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This view of Staffa was made from the north as Turner approached the island on the steamboat, the Maid of Morven (see folio 43; D26823). The artist visited the island on a day trip from Tobermory on Mull to see Fingal’s Cave, which he had been asked to paint in watercolour to be engraved as the vignette for the Lord of the Isles volume of Sir Walter Scott’s Poetical Works: Fingal’s Cave, Staffa circa 1833–4 (whereabouts unknown).1 Having made a quick sketch recording the general shape of the island on the reverse of this page (folio 40 verso; D26818) Turner was now able, as he drew closer, to make a more detailed study of the island, this time including the basalt columns which make it so famous. Further views of the island are on folios 8 verso–9, 18 verso–22 verso, 24 verso, 27 verso–30 verso, 34 verso, 35, 39 and 42 (D26760–D26761, D26777–D26785, D26788, D26794 –D26800, D26806, D26807, D26815, D26821).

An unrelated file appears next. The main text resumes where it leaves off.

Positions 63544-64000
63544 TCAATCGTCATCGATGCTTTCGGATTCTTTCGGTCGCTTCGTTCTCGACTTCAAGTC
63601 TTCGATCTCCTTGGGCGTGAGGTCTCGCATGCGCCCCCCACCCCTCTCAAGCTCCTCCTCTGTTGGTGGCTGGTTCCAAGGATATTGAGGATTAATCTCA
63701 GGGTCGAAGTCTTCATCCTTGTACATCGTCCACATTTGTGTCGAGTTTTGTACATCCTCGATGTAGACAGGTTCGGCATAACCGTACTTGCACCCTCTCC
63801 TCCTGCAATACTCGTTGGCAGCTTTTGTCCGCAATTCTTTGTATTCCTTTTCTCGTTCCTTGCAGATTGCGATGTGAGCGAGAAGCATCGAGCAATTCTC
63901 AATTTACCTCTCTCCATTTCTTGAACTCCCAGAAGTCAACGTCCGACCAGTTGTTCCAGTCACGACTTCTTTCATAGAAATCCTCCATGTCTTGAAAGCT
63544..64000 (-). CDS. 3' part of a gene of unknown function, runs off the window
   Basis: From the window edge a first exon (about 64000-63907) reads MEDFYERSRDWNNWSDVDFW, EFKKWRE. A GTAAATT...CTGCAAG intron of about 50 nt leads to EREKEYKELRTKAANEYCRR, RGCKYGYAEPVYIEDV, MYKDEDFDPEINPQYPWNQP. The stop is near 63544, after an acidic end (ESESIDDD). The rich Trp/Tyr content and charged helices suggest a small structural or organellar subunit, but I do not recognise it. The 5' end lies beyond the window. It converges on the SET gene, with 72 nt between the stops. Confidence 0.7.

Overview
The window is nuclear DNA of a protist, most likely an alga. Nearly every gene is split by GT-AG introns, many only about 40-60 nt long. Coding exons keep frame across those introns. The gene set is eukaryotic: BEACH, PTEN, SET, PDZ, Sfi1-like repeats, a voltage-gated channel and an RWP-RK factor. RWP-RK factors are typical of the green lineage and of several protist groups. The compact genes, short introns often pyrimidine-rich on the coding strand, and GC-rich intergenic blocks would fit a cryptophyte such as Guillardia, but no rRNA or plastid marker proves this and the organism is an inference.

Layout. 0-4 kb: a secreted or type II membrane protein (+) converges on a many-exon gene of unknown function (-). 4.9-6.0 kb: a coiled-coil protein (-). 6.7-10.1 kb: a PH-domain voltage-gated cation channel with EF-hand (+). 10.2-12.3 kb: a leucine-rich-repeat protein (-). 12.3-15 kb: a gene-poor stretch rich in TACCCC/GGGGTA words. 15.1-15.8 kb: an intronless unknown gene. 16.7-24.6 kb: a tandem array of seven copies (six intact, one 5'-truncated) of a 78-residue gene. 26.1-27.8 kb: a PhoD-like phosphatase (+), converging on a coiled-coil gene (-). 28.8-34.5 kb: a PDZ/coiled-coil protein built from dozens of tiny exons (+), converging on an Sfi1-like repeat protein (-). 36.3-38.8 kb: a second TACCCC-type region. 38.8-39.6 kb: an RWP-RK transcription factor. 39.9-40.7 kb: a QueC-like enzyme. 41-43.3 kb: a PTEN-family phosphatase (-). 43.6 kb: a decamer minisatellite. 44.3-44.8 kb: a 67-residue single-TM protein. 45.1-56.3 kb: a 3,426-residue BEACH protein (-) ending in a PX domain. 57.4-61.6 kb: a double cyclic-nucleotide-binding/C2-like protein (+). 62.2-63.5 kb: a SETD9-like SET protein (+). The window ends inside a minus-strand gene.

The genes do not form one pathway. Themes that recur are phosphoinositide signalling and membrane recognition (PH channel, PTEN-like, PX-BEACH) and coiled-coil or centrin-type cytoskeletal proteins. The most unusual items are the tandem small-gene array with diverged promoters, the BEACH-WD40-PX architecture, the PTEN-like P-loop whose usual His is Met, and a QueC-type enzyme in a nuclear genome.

With the sketchbook turned to the right are the continuations of two sketches from folio 39 verso (D26816).
Andrew Wilton, J.M.W. Turner: His Life and Work, Fribourg 1979, p.429 no.1089.